Aveda students show they’re a cut above the rest

The cosmetology school’s annual fashion show on Saturday celebrated student talent and artistry.

Model Adrianna Manirath has her photo taken back stage for the Catwalks for Water Aveda fashion show on Saturday, April 20.

Image by Jasmin Kemp

Model Adrianna Manirath has her photo taken back stage for the ‘Catwalks for Water’ Aveda fashion show on Saturday, April 20.

by Becca Most

The prep area was chaotic as students and teachers rushed to put the finishing touches on extravagant braids and smokey eye shadow. It was only half an hour before the students’ models were expected to take the runway, and everything had to be just right.

Saturday marked the Aveda Institute’s 20th annual Earth month fashion show, “Catwalks for Water.” Pairing students with local designers, the event raised money to provide clean water to communities in India, Nepal, Madagascar and Ethiopia — all countries that source Aveda beauty products.

Students had been planning this event since last fall and arrived as early as 6:30 Saturday morning to bring their designs to life.

This show is one of the few times Aveda students are able to experiment with hair and makeup, as their normal clientele often doesn’t request some of the out-of-ordinary styles seen on the runway.

“We’re so used to [doing what clients want] everyday … but the ball is in our court this time,” said Aveda student Alexa Hanson. “We get to really put what we know and what we love into our work, which I think is really nice. It gets so easy throughout the program to kind of lose yourself, and this has definitely reignited my passion [for cosmetology].”

Not only does the show give students the opportunity to get creative, it also emphasizes the artistry of working in a salon.

Sasha Zavyalova, a model for the show and a University of Minnesota alum, graduated from Aveda last week.

She emphasized that not everyone realizes how important hair and makeup are for self-expression.

“Sometimes people think, ‘Oh, it’s just makeup.’ It’s not, it’s so much more,” she said. “I hope that these artists take themselves seriously [and] know they’re creating something new. So what if it’s makeup? It’s [important], especially in a culture that’s [so] visual.”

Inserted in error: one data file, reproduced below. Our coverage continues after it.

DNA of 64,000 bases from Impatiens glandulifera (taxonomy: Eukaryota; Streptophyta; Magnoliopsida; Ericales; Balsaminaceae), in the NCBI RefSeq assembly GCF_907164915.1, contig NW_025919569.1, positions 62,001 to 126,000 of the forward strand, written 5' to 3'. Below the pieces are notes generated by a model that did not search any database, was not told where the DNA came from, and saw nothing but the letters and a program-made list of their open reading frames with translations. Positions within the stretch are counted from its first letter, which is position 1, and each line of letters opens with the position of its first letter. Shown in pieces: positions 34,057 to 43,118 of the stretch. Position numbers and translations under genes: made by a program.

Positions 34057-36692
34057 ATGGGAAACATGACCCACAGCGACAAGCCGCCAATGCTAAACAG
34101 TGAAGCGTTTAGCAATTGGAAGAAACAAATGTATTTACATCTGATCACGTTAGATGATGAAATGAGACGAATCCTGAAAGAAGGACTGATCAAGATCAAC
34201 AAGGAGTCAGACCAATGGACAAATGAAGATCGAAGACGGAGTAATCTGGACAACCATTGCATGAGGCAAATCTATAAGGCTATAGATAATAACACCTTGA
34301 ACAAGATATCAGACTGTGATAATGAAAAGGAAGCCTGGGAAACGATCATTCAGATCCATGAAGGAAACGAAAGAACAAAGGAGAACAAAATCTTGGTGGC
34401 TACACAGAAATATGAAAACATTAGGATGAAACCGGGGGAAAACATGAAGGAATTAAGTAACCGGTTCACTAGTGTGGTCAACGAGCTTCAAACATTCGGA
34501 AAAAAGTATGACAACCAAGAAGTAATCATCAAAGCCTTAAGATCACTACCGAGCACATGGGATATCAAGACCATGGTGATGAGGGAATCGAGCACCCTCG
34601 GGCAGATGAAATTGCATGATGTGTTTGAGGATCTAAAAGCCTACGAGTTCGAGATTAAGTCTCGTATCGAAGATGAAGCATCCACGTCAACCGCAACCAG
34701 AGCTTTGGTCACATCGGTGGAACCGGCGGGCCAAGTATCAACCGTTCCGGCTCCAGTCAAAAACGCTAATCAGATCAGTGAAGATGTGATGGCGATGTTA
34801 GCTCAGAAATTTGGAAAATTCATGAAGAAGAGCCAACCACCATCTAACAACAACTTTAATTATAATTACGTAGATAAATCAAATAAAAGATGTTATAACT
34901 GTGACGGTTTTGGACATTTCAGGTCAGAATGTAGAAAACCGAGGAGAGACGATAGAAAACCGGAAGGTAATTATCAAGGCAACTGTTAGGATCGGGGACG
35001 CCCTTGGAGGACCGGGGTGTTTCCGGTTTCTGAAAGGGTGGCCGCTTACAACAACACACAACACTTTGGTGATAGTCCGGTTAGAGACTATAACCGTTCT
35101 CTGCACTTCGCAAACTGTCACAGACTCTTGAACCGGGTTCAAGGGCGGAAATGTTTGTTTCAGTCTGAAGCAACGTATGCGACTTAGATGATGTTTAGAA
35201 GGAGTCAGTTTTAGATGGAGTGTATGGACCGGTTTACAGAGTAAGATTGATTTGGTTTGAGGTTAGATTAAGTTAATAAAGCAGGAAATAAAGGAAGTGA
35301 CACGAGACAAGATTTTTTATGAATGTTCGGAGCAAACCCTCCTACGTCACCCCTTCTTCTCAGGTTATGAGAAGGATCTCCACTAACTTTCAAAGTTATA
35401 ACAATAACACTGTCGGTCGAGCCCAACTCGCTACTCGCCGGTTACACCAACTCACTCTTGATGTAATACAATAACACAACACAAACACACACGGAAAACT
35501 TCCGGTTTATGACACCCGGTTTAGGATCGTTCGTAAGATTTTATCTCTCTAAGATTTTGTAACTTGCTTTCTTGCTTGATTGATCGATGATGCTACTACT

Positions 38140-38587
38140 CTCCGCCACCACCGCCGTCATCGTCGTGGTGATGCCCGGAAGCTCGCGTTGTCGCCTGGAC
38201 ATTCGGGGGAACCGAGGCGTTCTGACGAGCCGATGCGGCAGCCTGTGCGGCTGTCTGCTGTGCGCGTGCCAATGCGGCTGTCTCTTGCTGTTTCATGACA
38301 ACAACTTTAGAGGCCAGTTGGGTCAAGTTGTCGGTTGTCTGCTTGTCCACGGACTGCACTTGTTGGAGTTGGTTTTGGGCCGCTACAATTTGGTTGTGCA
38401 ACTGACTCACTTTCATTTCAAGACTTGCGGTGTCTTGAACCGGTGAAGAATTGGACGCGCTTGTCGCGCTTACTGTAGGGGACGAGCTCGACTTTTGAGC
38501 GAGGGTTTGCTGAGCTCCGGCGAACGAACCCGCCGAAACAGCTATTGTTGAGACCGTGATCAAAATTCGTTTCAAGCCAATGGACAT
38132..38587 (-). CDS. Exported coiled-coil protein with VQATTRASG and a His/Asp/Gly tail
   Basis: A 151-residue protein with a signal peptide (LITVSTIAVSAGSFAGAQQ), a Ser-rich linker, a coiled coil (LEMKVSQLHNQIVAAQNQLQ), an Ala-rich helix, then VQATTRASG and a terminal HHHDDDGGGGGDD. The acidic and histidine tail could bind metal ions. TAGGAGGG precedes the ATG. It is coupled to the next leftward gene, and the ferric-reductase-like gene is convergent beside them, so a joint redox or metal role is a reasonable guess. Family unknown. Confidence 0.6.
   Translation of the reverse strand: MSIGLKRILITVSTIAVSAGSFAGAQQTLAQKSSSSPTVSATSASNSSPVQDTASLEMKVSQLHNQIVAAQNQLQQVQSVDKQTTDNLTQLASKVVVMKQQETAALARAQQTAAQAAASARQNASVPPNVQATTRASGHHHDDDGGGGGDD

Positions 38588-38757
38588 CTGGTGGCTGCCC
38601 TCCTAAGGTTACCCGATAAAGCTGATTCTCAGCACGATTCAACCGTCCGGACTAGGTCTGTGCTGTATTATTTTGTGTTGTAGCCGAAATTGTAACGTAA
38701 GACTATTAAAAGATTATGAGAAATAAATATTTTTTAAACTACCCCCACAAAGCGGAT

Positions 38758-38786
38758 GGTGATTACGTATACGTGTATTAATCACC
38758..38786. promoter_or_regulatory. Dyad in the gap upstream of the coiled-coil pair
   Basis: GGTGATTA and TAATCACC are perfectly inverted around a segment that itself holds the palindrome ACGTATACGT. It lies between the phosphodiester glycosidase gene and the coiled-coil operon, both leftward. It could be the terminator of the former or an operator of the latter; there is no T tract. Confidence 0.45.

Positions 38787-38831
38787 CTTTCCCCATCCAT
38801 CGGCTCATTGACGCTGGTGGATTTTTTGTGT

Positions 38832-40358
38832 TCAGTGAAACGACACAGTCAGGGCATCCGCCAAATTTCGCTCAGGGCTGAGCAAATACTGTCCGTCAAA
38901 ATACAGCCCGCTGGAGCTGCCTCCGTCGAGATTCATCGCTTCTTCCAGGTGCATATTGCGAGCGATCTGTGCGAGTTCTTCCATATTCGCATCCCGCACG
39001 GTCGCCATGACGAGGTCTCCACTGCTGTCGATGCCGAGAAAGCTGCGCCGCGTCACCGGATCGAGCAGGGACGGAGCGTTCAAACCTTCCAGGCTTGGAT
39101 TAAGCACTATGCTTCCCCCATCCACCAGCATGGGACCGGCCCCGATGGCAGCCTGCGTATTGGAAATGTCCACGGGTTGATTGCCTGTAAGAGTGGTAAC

The annual show comes as a nice change of pace for students who often work all week and may never participate in a fashion show during their career, said Aveda instructor Julie Hunkins.

“A lot of students dream of working [a] fashion week, and we just really like to give them a taste of it,” Hunkins said. “The students just come alive. A lot of them will never get to do something like this again, so it’s just [really] fun for them.”

Some Aveda students said they feel there’s a stigma against pursuing cosmetology as a career, which prevented them from studying at Aveda earlier.

At the beginning of the fashion show, a speaker even made a point to assure parents that their children will enter a profitable field post-graduation.

“When I was a kid, everyone always thought that because I loved doing hair that I would want to do that [as a career], but I didn’t feel like it was okay,” said Aveda student Rachael Hanson. “I felt that I had to go to a four-year school and get a degree. And [when] I was looking for a change, I realized [that] I watch hair videos every day [and] I love hair — why am I not allowing myself to do this?”

Hanson, a 1996 graduate of the University of Minnesota, said it was hard to recognize that it wasn’t selfish for her to pursue the joy she felt with cosmetology. Now, over halfway through her schooling at Aveda, she feels like she made the right choice.

Dozens of parents and friends cheered as each model walked the runway on Saturday afternoon. In the designs, they saw not only their loved ones but the devotion and drive it took to create the final product.

“It’s good to be able to show our true passion every once in a while,” said Molly Cantlon, an Aveda student graduating in September. “We get to show why we’re here, what we love to do and what we can do.”